Rent control, like all price ceilings, creates inefficiency in at least four distinct ways. It reduces the quantity of apartments rented below the efficient level; it typically leads to misallocation of apartments among would-be renters; it leads to wasted time and effort as people search for apartments; and it leads landlords to maintain apartments in inefficiently low quality or condition.

Proponents of rent controls argue that “second generation” rent controls reduce or eliminate the inefficiencies associated with “first generation” rent controls. For example, Kotek was quoted in the Oregonian:[3]

What you’re hearing from landlords about rent control is they have an idea of it that’s very much the model that began right after World War II where properties had hard, fast caps on rents. That’s not the kind of rent control we’re talking about. We’re talking about second generation rent stabilization where there’s a process for managing rent increases that protects investors and tenants.

Kotek is correct that second generation rent controls are not as bad as first generation rent controls, but it’s matter of degree. Second-degree burns aren’t as bad as third-degree burns, but a second-degree burn still hurts.

While many proponents see rent control as one way to address housing affordability, none of them indicated it would do anything to resolve what is widely perceived to be a housing shortage. In fact, an expert flown in from Berkeley by the housing committee admitted that rent controls in other cities have led to the conversion of apartments to condominium. He went so far as to suggest legislation that would ban the conversion of apartments to condos.

This suggestion lays bare the pernicious chain of regulation that rent control brings. Second generation rent control doesn’t “work” unless there are strict limits on the termination of month-to-month rents. Then, it won’t work unless there are strict limits on the conversion of units. One witness even suggested that apartment building owners should be forbidden from selling their properties.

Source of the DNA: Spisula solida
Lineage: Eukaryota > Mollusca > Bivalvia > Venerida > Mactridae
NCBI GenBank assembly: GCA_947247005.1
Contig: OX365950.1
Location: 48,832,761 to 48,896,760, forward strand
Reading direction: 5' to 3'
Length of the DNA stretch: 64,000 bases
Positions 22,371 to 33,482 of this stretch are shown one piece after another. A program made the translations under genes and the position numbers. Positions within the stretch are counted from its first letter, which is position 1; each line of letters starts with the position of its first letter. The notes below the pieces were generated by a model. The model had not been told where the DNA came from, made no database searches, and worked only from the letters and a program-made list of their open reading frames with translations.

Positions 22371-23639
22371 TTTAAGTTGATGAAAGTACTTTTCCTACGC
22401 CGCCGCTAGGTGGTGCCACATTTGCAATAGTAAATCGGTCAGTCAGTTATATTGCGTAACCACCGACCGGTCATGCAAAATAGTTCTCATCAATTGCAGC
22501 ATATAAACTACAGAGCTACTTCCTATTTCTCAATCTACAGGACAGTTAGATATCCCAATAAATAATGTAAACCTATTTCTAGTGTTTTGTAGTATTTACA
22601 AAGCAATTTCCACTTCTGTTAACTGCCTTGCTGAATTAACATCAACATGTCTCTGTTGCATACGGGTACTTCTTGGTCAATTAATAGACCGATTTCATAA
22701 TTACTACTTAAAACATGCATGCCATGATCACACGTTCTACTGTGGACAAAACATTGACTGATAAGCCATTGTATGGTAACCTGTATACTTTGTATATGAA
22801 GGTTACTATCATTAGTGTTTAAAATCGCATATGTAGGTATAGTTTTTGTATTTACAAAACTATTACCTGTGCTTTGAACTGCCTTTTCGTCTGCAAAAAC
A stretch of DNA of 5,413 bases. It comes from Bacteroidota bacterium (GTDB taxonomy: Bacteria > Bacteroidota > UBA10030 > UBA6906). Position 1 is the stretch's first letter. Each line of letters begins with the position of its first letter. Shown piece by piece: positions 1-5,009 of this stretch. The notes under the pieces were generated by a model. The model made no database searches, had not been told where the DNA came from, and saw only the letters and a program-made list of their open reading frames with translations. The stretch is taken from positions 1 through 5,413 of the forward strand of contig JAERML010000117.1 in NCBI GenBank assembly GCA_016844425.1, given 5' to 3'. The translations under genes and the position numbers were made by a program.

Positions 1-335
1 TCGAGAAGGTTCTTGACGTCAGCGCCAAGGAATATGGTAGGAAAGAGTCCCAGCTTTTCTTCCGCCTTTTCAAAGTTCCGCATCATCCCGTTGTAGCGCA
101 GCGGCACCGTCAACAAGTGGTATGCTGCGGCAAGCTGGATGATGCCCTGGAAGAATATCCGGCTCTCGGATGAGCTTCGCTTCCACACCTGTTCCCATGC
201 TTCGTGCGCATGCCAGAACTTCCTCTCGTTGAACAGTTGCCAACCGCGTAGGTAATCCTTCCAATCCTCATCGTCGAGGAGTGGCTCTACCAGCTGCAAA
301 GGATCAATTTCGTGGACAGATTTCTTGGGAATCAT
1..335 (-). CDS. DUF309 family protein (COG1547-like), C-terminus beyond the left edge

The limits on providers’ ability to terminate leases will lead to providers becoming more selective in to whom they rent units. In this way, the ordinance misallocates rental units among would-be renters and may do the most harm to those whom the bill is intended to help, such as those with a history of homelessness, impaired credit, criminal convictions, or employment instability. An older woman testified about her horror story of trying to find an apartment with her retired husband in Medford, applying to dozens of apartments only to be told she’d be on a list. Her story will become more common as rent controls reduce the supply of rental units.

In addition to the inefficiencies identified by Krugman, SB 608 will ultimately lead to higher rents than would occur in the absence of the law. As rental units turn over, providers will factor in the expected cost of the law into the rents and other fees that they charge incoming residents. Some or all of the expected cost associated with SB 608 will be passed on to tenants. Ultimately, the law will have the perverse impact of increasing—rather than reducing or stabilizing—rents over time and reducing the amount of market rate housing available to low- and middle-income households.

[1] Krugman, Paul. “A rent affair.” New York Times. June 7, 2000.

[2] Krugman, Paul and Robin Wells. Microeconomics, 3rd ed. New York: Worth Publishers. 2013. p. 130.

[3] Friedman, Gordon R. “Portland’s Tina Kotek explains her rent control plans—and landlord pains.” Oregonian. February 4, 2017.

 

Eric Fruits, Ph.D. is Vice President of Research at Cascade Policy Institute, Oregon’s free market public policy research organization.

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Rent Control Is a Steal

By Miranda Bonifield

Remember that emotional final episode of the now-classic sitcom Friends? As the group reminisces about the New York apartment that served as the stage for most of the show, Chandler tells his newborn child, “This was your first home…and thanks to rent control, it was a steal.”

His comment was more apt than the screenwriters probably realized. Rent control is a steal. It steals incentive from landlords who are interested in providing housing but can’t make ends meet when they’re no longer in charge of their rates. And especially in combination with aggressive anti-sprawl policies cities like Portland are so fond of, it steals housing opportunities from individuals who need them most.

Rather than solving housing problems, studies have found that in the long run, rent control policies increase housing costs and fuel gentrification. In San Francisco, researchers found that landlords frequently turned their apartment buildings into condominiums and invested in higher-value properties—making it even more expensive to live in the city. And unfortunately, landlords are less interested in maintaining rent-controlled apartments, which does nothing for the tenants’ quality of living.

If people are struggling to find housing, the solution isn’t to limit supply and destroy affordability. That just makes things harder. Instead, state leaders should reduce regulations that constrict housing supply, allowing developers to provide the homes Oregonians need so desperately

Miranda Bonifield is a Research Associate at Cascade Policy Institute, Oregon’s free market public policy research organization.